The Rotateq Vaccine: Shot Through with Conflict of Interest
The Rotateq rotavirus vaccine was co-created by Dr. Paul Offit, widely recognized as the vaccine industry's leading promoter and apologist. He is the co-patent holder of one of two live rotavirus vaccines the FDA has approved, and which the CDC recommends should be administered to infants in 3 doses at ages 2 months, 4 months, and 6 months.
Historically incapable of self-recusal, despite his glaring conflicts of interest, Offit regularly positions himself as an expert on vaccines, even though he personally gains from presenting his product (and the CDC's vaccine schedule as a whole) as safe and effective. Case in point, in one notorious interview in Parenting magazine he claimed a child can receive 10,000 vaccines simultaneously without harm (corrected from 100,000 which he suggested in a previous interview).
An article published in Age of Autism summarized Offit's dubious history:
- Paul Offit, vaccine patent holder for Rotavirus for Merck, was appointed to the Advisory Committee on Immunization Practices, God knows why
- He voted to add the Rotavirus vaccine to the schedule (it wasn't Merck's, because his vaccine wasn't ready for market yet)
- That Rotavirus vaccine damaged a bunch of kids and was pulled from the market, but Offit abstained from recommending its removal
- A couple years later, rotavirus got added back to the schedule, with Offit's vaccine leading the way
- Offit made tens of millions of dollars from the sale of the Rotavirus patent he held to Merck.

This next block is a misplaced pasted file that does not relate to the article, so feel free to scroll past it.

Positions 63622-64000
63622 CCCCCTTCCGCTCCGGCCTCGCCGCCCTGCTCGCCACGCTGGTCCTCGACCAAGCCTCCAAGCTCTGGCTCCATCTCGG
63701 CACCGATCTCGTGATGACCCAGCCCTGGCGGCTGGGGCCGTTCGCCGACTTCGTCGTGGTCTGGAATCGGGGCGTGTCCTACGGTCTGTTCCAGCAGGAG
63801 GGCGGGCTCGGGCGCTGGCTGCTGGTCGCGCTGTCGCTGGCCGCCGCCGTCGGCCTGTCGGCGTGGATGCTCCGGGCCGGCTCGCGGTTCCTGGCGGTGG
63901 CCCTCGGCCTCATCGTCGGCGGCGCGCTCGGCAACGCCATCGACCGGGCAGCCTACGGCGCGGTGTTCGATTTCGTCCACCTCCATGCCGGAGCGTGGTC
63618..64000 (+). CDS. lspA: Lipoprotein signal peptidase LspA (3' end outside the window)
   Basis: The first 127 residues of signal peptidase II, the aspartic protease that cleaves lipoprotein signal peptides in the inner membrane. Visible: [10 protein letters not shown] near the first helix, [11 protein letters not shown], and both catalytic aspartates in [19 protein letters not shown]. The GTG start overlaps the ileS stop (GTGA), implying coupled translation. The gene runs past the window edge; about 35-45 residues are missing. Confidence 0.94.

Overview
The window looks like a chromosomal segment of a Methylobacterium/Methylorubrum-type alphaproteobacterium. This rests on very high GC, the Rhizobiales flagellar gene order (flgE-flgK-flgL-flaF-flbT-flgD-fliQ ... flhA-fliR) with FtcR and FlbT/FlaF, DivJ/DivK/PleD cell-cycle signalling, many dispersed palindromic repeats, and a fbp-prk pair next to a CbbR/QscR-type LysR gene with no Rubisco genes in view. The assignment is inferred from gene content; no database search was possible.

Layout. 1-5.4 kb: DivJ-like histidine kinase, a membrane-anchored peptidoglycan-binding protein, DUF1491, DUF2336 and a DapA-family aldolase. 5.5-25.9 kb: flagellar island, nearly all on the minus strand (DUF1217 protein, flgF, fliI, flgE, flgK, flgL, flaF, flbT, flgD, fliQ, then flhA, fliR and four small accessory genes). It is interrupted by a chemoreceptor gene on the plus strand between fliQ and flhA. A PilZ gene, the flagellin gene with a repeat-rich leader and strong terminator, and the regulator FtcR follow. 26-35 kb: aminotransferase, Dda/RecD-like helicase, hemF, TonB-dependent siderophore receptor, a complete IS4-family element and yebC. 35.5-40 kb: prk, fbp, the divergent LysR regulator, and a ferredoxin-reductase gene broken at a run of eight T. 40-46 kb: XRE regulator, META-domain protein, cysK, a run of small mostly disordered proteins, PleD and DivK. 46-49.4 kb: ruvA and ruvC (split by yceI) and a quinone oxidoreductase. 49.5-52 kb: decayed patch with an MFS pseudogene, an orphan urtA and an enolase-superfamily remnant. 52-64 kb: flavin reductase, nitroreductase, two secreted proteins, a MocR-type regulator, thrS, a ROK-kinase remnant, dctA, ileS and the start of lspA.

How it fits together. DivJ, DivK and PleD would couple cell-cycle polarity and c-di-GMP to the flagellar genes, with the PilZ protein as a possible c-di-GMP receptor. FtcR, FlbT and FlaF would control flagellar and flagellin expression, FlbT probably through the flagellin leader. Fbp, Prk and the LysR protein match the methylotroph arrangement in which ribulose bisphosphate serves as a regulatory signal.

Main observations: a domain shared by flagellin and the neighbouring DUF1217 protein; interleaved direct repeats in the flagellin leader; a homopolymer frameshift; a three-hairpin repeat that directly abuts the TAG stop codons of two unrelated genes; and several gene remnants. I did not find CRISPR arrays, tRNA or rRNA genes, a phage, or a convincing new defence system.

The Rotavirus Vaccine Was Dirty from the Start
The first rotavirus vaccine – Rotashield – comprised of four reassorted rhesus-human rotaviruses was approved in 1999, only to be withdrawn from the market by the FDA nine months laterwhen it was found to increase the risk for a deadly form of bowel obstruction known as intussusception in a small subset of highly vulnerable children.
Offit's Rotateq, which consists of 5 reassorted human-bovine retroviruses (yes, that means GMO), was believed to be a safer alternative when it was approved by the FDA in 2006, but newly published research reveals his vaccine suffers from the same exact deadly problems.
Published this month in Vaccine and titled, "Intussusception risk after RotaTeq vaccination: Evaluation from worldwide spontaneous reporting data using a self-controlled case series approach", the study evaluated worldwide reports to the manufacturer of Rotateq up to May 2014, adjusting for the phenomenon of under-reporting. The study found that the relative risk of intussception associated with the administration of Rotateq vaccine increases "3-7 days following vaccination, mainly after the first dose and marginally after the second and third doses." The increase in relative risk reached 3.45 fold in the period 3-to-7 days after the first dose, relative to the 15-30-day period control period.
Another study linking Rotateq to intussusception was published last year in the New England Journal of Medicine finding approximately 1.5 (95% CI, 0.2 to 3.2) excess cases of intussusception per 100,000 recipients of the first dose.
Live Vaccines: A Pandora's Box of Adventitious Viruses
Death or debilitation by bowel obstruction rapidly following Rotateq vaccination is an acute adverse effect that is unlikely to be overlooked or ignored. This is why the Vaccine Adverse Effects Reporting System (VAERS): a passive, vaccine post-marketing surveillance system, has found it to be a significant side effect. VAERS, however, is believed to capture as little as less than 1% of the actual damage being done by vaccines, indicating that the extent of harm of the Rotateq is several orders of magnitude than presently indicated by this report.